Because I apparently hadn’t gotten enough stifling interiority reading The Sailor Who Fell from Grace with the Sea, I thought I would follow up with Mishima’s 1950 novel, Thirst for Love. Etsuko, a Tokyo widow who has moved to the countryside to live at her in-laws’ villa, loves a servant boy from afar as she carries on an affair with her dead husband’s father; she is thirsty for love.
Etsuko is a dark woman, rather placid on the outside but deeply and violently emotional. Before her husband died, he cheated on her regularly; eventually she tried to poison herself, and planned to attempt it again just before he fell ill. She finds strange new power in his illness and assumes a very introspective widowly existence.
Earlier she had wished to die with her husband—the death of an Indian widow. It was an occult thing, that sacrificial death she dreamed of, a suicide proffered not so much in mourning for her husband’s death as in envy of that death. What she desired was not any common, ordinary death, but a slow death, over a protracted period of time.
It’s easy to imagine Etsuko actually committing such an act. Later, in a state of desperation, she holds her hand to a bonfire long enough to cause serious burns to her palm. She is addicted to her turbulent emotions, with “a thirst that ate at her as if it were duty—a thirst like that of the drunk who, fearing that if he takes another swig he will become sick, lifts the bottle again.” By the end of the novel, her worst fear is that, after admitting her wrongdoing to her beloved gardener, rather than having to “endure his recriminations,” she would be pardoned. “And that would be the end of it all—of the pain I have anticipated, of my wild dreams, of my joyful annihilation.”
And what of this gardener, Saburo? He could hardly be more different. He speaks with Etsuko like they have no language in common, attempting to quickly decipher what she is saying and parrot back what he thinks she wants to hear. And his experience of love is light and free compared with Etsuko’s crippling load of emotion. He’s sick of her saying the word over and over again, love.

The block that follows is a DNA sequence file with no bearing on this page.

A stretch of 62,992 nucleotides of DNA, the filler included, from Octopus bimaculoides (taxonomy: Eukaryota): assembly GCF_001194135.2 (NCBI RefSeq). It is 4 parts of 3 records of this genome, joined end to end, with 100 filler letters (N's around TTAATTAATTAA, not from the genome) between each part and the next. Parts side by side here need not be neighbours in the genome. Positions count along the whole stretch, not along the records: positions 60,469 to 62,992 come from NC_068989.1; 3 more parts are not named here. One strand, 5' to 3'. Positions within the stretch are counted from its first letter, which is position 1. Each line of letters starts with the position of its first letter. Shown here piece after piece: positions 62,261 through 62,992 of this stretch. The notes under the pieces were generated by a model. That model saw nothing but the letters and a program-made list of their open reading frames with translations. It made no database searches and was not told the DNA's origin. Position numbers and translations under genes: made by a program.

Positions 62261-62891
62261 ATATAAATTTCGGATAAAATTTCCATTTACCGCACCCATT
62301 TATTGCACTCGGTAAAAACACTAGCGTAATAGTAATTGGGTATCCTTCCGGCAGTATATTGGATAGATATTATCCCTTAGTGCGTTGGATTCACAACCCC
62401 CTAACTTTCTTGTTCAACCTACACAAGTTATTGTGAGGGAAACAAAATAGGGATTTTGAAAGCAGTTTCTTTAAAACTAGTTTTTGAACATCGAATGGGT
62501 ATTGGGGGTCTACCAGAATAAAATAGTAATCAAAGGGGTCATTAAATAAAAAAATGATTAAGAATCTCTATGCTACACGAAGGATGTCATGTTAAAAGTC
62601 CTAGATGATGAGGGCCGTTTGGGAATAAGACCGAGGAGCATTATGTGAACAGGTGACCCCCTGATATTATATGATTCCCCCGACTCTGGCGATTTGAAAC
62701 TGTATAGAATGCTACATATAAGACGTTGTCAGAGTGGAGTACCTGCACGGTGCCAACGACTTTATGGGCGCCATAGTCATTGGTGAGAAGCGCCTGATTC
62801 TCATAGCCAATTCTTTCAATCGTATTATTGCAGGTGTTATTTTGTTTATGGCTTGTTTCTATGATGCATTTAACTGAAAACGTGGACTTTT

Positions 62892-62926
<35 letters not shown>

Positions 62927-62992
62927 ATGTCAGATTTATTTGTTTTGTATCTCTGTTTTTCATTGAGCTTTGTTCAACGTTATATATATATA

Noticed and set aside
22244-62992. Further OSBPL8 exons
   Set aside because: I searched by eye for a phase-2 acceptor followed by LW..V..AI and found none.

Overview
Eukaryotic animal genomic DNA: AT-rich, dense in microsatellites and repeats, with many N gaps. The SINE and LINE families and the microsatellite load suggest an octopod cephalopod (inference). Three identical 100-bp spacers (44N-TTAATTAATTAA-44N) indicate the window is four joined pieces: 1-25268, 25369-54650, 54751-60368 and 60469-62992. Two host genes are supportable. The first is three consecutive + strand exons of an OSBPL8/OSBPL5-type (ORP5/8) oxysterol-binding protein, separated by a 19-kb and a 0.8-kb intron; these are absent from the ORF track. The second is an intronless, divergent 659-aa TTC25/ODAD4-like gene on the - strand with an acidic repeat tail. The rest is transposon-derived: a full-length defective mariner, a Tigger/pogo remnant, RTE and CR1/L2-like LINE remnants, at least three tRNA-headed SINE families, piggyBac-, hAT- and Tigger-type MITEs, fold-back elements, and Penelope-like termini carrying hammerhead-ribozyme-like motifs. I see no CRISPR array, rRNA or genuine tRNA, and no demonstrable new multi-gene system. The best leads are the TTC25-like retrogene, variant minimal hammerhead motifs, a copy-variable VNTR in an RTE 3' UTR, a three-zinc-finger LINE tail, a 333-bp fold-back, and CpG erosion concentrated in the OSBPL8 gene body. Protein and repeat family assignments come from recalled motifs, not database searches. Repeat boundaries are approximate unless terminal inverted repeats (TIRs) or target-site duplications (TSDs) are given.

He could not think of it as representing anything more than a completely unnecessary concept.
He found no room in his life fitted out for this word as a daily necessity, as something for which he would at times place his life in the balance. It was difficult for him even to imagine it. And the stupidity that leads some owners of such a room to burn the whole house down in order to rid themselves of it was to him utterly ridiculous.
Etsuko’s actions—because she is most certainly an arsonist—may well be ridiculous, but Saburo makes a mistake of his own. Whether it’s a necessary concept for him or not, love is real enough for Etsuko to affect his life as well. His hubris at his own superiority of unemotion does not save him from the ravages of the same thirst.
I’m starting to warm up to this stuff. What do we think, Sea of Fertility trilogy on the horizon? Or something else of his? (Already read: The Sound of Waves, Spring Snow, The Sailor Who Fell… and “Patriotism.”)